Tony Morgan posted this article last week from the Barna Group which addresses people’s perceptions of Easter. There are some interesting stats in the article. Among them, one-third of the people surveyed don’t view Easter as a religious celebration. Maybe even more interesting is the fact that 19 percent of the born-again Christians don’t view Easter that way, either.

That said, here’s the stat that jumped out to me:

“Overall, 31% of active churchgoers said they would definitely invite someone they know who does not usually attend a church to accompany them to a church service on Easter weekend this year.”

So, if your church is averaging 500 people, only 155 “said” they would invite a friend. This begs the questions: How many people actually invite someone? And, how many people respond and show up for services?

For churches trying to reach a post-Christian, unchurched culture, I think we need to wake up to the fact that Christmas and Easter are no longer slam dunks for drawing crowds and sharing the Gospel. These are my personal observations:

  • The crowds that show up on holidays are typically people who are already connected to our churches. Most people who are connected to our churches don’t show up every week the doors are open. The biggest difference between holidays and the typical Sunday is that everyone connected to our churches actually shows up at the same time.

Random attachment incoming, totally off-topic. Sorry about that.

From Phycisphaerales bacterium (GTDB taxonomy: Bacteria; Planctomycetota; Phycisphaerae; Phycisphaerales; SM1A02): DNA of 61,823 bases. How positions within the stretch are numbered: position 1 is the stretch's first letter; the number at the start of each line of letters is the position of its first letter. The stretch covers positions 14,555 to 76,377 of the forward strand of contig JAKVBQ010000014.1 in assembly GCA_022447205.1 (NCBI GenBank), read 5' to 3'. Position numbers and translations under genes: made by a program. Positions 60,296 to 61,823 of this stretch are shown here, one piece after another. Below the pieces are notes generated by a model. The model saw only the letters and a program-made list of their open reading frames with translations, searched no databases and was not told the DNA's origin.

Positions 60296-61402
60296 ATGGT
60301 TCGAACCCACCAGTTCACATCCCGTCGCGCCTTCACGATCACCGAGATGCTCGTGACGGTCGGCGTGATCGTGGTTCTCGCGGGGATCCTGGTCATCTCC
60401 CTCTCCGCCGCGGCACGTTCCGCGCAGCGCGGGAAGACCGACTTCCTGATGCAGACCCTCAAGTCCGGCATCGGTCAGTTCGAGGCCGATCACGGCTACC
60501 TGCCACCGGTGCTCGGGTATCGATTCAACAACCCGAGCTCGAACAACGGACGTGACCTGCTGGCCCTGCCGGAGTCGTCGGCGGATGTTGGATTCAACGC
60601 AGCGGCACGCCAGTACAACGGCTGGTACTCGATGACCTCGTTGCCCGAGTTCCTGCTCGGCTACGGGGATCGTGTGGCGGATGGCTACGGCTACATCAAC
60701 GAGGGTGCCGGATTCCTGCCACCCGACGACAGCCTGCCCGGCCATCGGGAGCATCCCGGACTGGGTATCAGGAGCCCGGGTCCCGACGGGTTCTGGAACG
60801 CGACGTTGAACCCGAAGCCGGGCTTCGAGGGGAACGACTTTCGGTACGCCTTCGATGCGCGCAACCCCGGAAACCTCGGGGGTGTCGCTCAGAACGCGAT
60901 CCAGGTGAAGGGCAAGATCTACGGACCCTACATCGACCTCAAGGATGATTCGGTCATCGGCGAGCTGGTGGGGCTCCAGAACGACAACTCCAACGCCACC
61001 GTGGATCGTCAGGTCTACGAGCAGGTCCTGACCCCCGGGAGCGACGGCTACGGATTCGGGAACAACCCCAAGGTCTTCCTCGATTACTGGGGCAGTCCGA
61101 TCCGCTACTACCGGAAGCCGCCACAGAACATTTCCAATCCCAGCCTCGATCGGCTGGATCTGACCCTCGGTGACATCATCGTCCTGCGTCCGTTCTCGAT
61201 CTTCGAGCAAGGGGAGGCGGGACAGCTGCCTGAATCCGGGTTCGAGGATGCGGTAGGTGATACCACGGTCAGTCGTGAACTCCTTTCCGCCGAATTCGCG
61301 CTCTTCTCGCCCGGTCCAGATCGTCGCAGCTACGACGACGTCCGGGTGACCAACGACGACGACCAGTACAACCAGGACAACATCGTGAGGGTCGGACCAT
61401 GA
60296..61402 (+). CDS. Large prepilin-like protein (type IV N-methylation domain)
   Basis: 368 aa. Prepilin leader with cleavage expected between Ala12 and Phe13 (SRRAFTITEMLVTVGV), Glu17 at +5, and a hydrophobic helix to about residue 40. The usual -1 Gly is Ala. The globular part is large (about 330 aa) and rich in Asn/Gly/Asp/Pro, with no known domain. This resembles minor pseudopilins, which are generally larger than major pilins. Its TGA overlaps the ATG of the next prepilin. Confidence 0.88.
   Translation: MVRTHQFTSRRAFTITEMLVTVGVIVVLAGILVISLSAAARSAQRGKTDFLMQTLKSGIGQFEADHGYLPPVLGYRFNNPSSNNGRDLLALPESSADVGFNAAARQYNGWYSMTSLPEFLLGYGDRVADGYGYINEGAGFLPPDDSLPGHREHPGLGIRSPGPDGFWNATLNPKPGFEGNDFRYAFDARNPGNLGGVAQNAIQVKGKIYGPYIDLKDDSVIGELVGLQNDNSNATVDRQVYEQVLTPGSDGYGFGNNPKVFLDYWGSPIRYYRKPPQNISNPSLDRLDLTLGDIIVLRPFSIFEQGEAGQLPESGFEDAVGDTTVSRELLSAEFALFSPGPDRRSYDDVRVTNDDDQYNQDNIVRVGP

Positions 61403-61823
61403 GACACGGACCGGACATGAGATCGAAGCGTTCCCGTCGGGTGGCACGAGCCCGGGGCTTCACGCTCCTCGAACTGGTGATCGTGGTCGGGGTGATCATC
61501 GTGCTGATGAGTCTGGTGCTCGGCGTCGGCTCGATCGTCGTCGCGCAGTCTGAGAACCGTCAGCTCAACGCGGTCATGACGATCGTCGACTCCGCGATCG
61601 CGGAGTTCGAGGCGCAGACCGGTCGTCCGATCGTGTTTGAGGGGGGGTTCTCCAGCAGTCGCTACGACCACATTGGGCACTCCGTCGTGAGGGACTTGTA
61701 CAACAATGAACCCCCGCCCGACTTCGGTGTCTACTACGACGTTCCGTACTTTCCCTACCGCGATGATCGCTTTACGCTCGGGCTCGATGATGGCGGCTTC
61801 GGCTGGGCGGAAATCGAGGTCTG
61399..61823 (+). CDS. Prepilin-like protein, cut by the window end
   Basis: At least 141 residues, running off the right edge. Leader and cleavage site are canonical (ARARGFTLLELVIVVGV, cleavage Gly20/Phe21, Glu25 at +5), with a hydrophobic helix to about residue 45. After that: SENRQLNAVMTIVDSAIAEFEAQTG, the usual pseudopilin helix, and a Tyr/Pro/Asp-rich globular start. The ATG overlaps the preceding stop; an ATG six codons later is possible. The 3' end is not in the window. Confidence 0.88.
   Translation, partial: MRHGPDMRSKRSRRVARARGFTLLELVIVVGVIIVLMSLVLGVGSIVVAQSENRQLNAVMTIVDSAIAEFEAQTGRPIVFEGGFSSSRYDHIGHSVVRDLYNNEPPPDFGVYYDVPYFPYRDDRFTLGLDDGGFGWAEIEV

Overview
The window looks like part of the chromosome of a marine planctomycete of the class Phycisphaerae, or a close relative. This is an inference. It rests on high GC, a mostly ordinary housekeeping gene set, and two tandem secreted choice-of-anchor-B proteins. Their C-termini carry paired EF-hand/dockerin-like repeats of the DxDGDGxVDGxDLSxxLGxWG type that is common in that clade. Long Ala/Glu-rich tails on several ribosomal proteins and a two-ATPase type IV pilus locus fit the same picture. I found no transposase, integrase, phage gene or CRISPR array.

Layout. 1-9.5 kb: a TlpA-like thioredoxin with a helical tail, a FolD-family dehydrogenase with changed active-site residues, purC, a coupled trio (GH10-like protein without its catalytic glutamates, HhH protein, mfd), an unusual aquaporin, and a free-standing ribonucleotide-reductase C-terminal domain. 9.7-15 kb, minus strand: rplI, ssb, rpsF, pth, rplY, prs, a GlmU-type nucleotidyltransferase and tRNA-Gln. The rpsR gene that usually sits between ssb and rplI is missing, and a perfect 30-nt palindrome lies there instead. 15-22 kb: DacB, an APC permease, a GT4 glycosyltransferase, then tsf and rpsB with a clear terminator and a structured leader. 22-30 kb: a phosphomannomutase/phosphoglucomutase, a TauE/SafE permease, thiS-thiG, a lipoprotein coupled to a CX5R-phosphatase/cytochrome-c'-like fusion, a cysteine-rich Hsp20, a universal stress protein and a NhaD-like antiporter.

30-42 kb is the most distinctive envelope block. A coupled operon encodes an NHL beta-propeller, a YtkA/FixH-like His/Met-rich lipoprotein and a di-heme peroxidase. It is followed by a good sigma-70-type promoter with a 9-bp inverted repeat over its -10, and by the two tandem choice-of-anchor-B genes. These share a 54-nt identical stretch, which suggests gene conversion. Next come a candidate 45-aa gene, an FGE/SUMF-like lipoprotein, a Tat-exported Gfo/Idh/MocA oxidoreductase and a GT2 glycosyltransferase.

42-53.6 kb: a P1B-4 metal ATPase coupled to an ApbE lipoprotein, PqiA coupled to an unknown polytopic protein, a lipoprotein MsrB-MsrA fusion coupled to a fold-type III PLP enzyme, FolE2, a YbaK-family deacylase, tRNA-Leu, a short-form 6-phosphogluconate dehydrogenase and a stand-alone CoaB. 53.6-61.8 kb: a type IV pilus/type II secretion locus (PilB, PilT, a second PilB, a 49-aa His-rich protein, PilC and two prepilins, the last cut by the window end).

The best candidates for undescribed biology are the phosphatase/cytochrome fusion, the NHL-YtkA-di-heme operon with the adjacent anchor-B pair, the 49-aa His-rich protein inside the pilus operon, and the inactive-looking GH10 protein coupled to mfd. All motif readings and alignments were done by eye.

• There’s a chance we’re sharing the Gospel on Christmas and Easter with a big crowd, but there may be very few people outside the faith who are actually in attendance.
  • Given the current culture, we can no longer assume that just because it’s Christmas or Easter people are going to show up…especially if we’re trying to reach people who are not Christ-followers.
  • In the future, our outreach will need to shift away from an emphasis on the holidays and focus more on the needs of the people we’re trying to reach. If I’m not a Christ-follower, I’m not going to church because it’s Easter — I’m going because I need something that I perceive the church can address.
  • All the marketing dollars you’re spending to promote Easter are probably just encouraging people who are already connected to your church to show up.

What do you think? Is this a jaded view of our current reality, or do you think there’s some merit to this? If so, how do we need to respond?

If you want my opinion, I think the Easter Bunny has a leg up on us. We ought to view these holidays through new eyes and begin to be more strategic (or shrewd) about how we approach them.